Wednesday, April 15, 2020

Pope Francis explains "Those who have learned the art of peace and exercise it are called children of God..." at Audience - Full Text-Video


POPE FRANCIS at General Audience

Library of the Apostolic Palace
Wednesday, April 15, 2020

Catechesis on the Beatitudes: 8. "Blessed are the peacemakers, because they will be called children of God" (Mt 5,9)

Dear brothers and sisters, good morning!

Today's catechesis is dedicated to the seventh beatitude, that of the "peacemakers", who are proclaimed children of God. I am glad that it happens immediately after Easter, because the peace of Christ is the fruit of his death and resurrection, as we have heard in the Reading of Saint Paul. To understand this bliss one must explain the meaning of the word "peace", which can be misunderstood or sometimes trivialized.

We must orient ourselves between two ideas of peace: the first is the biblical one, where the beautiful word shalòm appears, which expresses abundance, prosperity, well-being. When in Hebrew one wishes shalòm, one wishes for a beautiful, full, prosperous life, but also according to truth and justice, which will be fulfilled in the Messiah, prince of peace (cf. Is 9,6; Mic 5,4-5).

Then there is the other sense, more widespread, whereby the word "peace" is understood as a sort of inner tranquility: I am calm, I am at peace. This is a modern, psychological and more subjective idea. Peace is commonly thought to be quiet, harmony, internal balance. This meaning of the word "peace" is incomplete and cannot be absolutized, because restlessness in life can be an important moment of growth. Many times it is the Lord himself who sows uneasiness in us to go to meet him, to find him. In this sense it is an important moment of growth; while it may happen that inner tranquility corresponds to a domesticated conscience and not to a true spiritual redemption. Many times the Lord must be a "sign of contradiction" (cf. Lk 2: 34-35), shaking our false certainties, to bring us to salvation. And at that moment it seems to have no peace, but it is the Lord who puts us on this path to reach the peace that He himself will give us.

At this point we must remember that the Lord understands his peace as different from the human one, that of the world, when he says: «I leave you peace, I give you my peace. Not as the world gives it, I give it to you "(Jn 14:27). That of Jesus is another peace, different from the worldly one.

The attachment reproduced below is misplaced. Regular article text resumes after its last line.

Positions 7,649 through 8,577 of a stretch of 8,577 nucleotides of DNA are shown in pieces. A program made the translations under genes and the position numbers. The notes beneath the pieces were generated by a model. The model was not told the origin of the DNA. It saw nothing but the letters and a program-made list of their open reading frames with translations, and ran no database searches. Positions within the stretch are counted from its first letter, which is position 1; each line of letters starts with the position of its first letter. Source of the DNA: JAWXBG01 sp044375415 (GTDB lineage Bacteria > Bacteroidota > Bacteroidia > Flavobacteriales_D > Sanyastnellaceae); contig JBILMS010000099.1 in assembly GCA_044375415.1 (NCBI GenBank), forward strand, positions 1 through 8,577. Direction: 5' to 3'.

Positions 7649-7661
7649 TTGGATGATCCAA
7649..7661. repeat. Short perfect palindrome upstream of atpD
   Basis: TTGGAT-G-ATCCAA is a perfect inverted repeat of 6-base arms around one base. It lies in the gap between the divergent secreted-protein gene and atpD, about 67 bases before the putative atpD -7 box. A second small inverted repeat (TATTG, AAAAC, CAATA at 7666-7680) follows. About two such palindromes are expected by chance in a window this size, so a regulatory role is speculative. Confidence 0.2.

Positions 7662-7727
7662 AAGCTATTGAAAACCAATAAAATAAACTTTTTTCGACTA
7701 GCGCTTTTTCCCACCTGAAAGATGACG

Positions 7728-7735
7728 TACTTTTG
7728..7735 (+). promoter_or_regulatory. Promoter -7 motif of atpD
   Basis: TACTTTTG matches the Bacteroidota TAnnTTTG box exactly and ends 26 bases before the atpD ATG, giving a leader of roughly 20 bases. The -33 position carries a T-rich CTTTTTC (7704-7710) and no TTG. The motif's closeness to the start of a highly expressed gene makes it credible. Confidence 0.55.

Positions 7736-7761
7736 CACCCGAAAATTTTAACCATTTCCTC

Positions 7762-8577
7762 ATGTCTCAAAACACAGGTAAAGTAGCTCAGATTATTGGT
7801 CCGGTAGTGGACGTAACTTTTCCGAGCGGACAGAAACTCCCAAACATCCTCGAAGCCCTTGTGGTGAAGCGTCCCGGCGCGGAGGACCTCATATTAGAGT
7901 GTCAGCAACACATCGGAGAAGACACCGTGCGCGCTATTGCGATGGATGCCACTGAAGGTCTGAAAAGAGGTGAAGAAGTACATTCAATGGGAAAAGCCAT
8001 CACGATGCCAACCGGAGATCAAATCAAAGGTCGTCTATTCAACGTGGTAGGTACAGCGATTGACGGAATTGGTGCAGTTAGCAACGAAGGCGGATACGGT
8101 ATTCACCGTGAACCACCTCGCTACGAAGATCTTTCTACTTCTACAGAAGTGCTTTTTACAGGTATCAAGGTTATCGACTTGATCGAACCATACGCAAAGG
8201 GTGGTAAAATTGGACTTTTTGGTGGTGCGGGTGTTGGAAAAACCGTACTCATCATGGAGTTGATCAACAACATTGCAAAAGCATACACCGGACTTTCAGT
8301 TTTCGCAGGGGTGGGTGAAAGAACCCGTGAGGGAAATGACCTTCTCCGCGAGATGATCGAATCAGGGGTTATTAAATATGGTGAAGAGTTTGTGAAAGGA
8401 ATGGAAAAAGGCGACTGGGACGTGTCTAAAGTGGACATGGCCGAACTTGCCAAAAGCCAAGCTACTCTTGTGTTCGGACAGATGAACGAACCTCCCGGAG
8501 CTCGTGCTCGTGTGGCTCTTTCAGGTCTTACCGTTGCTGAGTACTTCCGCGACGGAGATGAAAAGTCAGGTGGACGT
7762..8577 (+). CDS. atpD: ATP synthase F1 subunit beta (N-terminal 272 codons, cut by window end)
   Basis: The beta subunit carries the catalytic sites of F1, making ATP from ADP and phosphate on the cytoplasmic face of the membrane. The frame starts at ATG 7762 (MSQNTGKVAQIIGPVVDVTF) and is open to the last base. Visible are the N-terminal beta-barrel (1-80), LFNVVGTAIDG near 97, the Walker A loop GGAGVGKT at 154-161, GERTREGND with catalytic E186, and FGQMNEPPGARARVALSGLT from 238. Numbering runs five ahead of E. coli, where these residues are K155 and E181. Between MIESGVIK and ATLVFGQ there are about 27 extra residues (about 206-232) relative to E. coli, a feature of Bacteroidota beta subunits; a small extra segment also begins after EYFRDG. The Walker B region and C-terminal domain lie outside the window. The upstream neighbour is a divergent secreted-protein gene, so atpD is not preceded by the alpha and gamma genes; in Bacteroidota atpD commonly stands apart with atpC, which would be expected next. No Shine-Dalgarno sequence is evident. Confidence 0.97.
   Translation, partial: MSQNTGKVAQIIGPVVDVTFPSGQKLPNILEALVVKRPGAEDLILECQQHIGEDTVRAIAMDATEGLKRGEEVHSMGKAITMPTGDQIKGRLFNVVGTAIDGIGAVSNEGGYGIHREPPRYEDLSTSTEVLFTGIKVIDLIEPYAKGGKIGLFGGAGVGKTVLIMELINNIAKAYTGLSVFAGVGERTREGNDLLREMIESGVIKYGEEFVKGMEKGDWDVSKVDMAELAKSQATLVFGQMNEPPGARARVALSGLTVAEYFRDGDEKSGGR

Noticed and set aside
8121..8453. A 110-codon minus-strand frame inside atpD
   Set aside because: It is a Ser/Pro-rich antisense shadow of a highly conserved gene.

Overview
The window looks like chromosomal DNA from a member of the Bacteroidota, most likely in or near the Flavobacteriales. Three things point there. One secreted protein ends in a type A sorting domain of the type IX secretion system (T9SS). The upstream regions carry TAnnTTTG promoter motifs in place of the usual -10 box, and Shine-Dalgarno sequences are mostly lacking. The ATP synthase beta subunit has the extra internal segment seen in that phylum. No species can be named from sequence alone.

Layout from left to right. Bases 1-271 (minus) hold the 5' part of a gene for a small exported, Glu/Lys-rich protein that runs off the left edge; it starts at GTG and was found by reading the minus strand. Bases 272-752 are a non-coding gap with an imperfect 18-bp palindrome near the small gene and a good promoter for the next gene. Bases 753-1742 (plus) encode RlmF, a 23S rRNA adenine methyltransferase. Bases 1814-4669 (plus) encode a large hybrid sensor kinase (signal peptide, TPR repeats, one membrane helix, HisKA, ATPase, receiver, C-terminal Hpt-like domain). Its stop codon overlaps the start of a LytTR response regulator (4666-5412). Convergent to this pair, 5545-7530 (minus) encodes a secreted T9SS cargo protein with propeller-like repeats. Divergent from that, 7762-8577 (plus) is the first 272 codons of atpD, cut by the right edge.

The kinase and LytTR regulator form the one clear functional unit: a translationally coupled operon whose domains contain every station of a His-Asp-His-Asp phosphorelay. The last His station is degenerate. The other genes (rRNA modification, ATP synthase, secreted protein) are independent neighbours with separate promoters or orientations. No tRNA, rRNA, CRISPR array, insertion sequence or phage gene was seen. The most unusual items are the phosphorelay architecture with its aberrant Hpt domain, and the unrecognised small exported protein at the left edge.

Let us ask ourselves: how does the world give peace? If we think about war conflicts, wars normally end in two ways: either with the defeat of one of the two parties, or with peace treaties. We can only hope and pray that this second way may always be taken; however, we must consider that history is an infinite series of peace treaties denied by successive wars, or by the metamorphosis of those same wars in other ways or in other places. Even in our time, a war "in pieces" is fought on multiple scenarios and in different ways. [1] We must at least suspect that in the context of a globalization made up above all of economic or financial interests, the "peace" of some corresponds to the "war" of others. And this is not the peace of Christ!

Instead, how does the Lord Jesus "give" his peace? We have heard St. Paul say that the peace of Christ is "to make two, one" (cf. Eph 2:14), to cancel enmity and reconcile. And the way to accomplish this work of peace is his body. Indeed, he reconciles all things and makes peace with the blood of his cross, as the Apostle himself says elsewhere (cf. Col 1:20).

And here I wonder, we can all ask ourselves: who, then, are the "peacemakers"? The seventh beatitude is the most active, explicitly operative; the verbal expression is analogous to that used in the first verse of the Bible for creation and indicates initiative and industriousness. Love by its nature is creative - love is always creative - and seeks reconciliation at any cost. Those who have learned the art of peace and exercise it are called children of God, they know that there is no reconciliation without the gift of one's life, and that peace must always be sought. Always and anyway: don't forget this! It should be looked for like this. This is not an autonomous work that is the fruit of one's own abilities, it is a manifestation of the grace received from Christ, who is our peace, who made us children of God.

True shalòm and true inner balance flow from the peace of Christ, which comes from his Cross and generates a new humanity, embodied in an infinite host of saints, saints, inventive, creative, who have devised ever new ways to love. The Saints, the Saints who build peace. This life as children of God, who seek and find their brothers for the blood of Christ, is true happiness. Blessed are those who go this way.

And again happy Easter to all, in the peace of Christ!

[1] Cf. Homily in the Military Shrine of Redipuglia, 13 September 2014; Homily in Sarajevo, 6 June 2015; Speech to the Pontifical Council for Legislative Texts, February 21
Full Text + Image Source: Vatican.va Unofficial Translation - 

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